Shutdown: Has our government been outsourced like our jobs?


Photo illustration by Gilana Levavi (’14)/ Eastside Opinions Editor.

Federal government-run facilities and national parks, such as Independence Hall in Philadelphia, have been shut down for more than a week.

Over the course of the last several months (some even argue years, which may be unnervingly correct), the American public perceived the federal government as ineffective and wasteful. Congress, to a certain degree, has done relatively little legislature-wise to correct the ongoing problems in our social and economic system. For instance, a large majority of the general public demanded stricter gun regulation in response to the Aurora movie theater, Newtown elementary school, and Washington Navy Yard shootings. However, legislators delay talks about gun legislation (some are absolutely refusing to look at any gun bill!) because of extreme party partisanship (well also for some other discernible reasons, but the partisanship is the most severe of them all). And as if our situation with an idle Congress was bad enough; the government decided to become even more unproductive through the temporary disabling of certain government services. Californian Republican Devin Nunes refers to his party as “lemmings with suicide vests,” because jumping off cliffs is not far enough in Capitol Hill.

While partisanship underlies the reason for the government shutdown, what reason underlies (or at least contributes to) partisanship? The answer is simple, highly controversial, and has a nice ring to it. Obamacare. Big name Republicans detest Obamacare, probably because it would (1) give significant Medicare to millions of immigrants and low-income families while offering little benefit to higher-income families, (2) require much more funding from the federal government, (3) increase taxes to pay for the Medicare to lower-income families, and (4) jeopardize their voting stability.

(1) The legislation, which is already under effect, grants affordable Medicare to low-income families. This, however, proposes a dilemma for the Republicans. On one hand, if they support the bill, the GOP demographic (which is composed of higher-income individuals) will be angry at their approval because they receive little to no benefit from the expensive legislation. On the other hand, if they attempt to defund the bill (which is a large player behind the government shutdown), they will lose valuable support from the lower-income families, thus resulting in the potential loss of Republican Congressional seats.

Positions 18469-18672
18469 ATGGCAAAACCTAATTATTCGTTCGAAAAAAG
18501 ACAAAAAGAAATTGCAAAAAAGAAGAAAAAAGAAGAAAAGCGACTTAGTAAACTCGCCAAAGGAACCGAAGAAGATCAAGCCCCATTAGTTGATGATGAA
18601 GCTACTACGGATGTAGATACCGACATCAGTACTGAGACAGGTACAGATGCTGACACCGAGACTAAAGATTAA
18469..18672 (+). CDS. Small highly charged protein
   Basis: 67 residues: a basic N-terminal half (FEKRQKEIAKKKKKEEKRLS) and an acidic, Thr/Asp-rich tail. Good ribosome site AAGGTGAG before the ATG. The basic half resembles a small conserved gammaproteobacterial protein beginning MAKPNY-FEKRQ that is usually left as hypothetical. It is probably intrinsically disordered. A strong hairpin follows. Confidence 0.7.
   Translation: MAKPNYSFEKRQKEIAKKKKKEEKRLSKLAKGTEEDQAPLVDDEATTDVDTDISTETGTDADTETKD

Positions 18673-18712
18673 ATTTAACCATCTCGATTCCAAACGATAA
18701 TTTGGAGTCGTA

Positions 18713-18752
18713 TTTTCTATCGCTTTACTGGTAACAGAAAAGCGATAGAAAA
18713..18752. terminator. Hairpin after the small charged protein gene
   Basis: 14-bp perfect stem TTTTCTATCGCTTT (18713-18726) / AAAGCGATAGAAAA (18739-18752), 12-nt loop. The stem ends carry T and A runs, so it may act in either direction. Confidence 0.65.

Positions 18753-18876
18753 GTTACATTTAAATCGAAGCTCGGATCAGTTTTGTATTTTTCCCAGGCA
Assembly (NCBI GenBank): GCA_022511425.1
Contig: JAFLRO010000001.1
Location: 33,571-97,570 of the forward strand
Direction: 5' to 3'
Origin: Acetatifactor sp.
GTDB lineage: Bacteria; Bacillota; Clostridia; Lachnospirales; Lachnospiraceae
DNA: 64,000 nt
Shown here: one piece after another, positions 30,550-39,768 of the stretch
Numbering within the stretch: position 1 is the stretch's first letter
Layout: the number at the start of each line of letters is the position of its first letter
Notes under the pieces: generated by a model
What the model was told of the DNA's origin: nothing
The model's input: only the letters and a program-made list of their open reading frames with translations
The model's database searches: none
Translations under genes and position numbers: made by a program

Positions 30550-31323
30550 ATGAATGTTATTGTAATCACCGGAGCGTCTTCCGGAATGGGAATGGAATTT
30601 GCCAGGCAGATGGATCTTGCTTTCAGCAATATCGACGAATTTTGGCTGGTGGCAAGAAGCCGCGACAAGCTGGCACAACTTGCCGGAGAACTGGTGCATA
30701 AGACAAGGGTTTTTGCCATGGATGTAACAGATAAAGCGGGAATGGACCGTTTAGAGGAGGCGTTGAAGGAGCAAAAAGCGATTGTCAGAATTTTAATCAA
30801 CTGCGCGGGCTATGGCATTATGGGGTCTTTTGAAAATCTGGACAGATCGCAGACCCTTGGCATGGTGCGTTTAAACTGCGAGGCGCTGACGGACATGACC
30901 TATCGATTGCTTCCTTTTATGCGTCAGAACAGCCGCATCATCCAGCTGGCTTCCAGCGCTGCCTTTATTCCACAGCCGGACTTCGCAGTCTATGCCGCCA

(2) When a bill is passed into law that states millions of Americans will receive some sort of financial aid from the government, where does the money come from? Remember: the government gets its money mostly from you, the taxpayer. So when Obamacare was passed, lots of government money will be directed towards Medicare instead of other departments, thus potentially lowering the amount of available government funding towards other projects (e.g. cancer research, military development, etc). Particularly, Obamacare offers financial aid in the form of medical coverage (which is really expensive!), so simply cutting a little from each department will not cover it. Thus this results in (3) an increase in taxes. Because it is the lower-income families that are receiving the aid, they will feel less of an impact from the tax increases. However, the extremely wealthy will certainly feel a large chunk of their hard-earned money fly out the window into the hands of people they do not even know. Since the GOP demographic includes a rather large number of wealthy people, the Republicans risk eroding the basis of their support.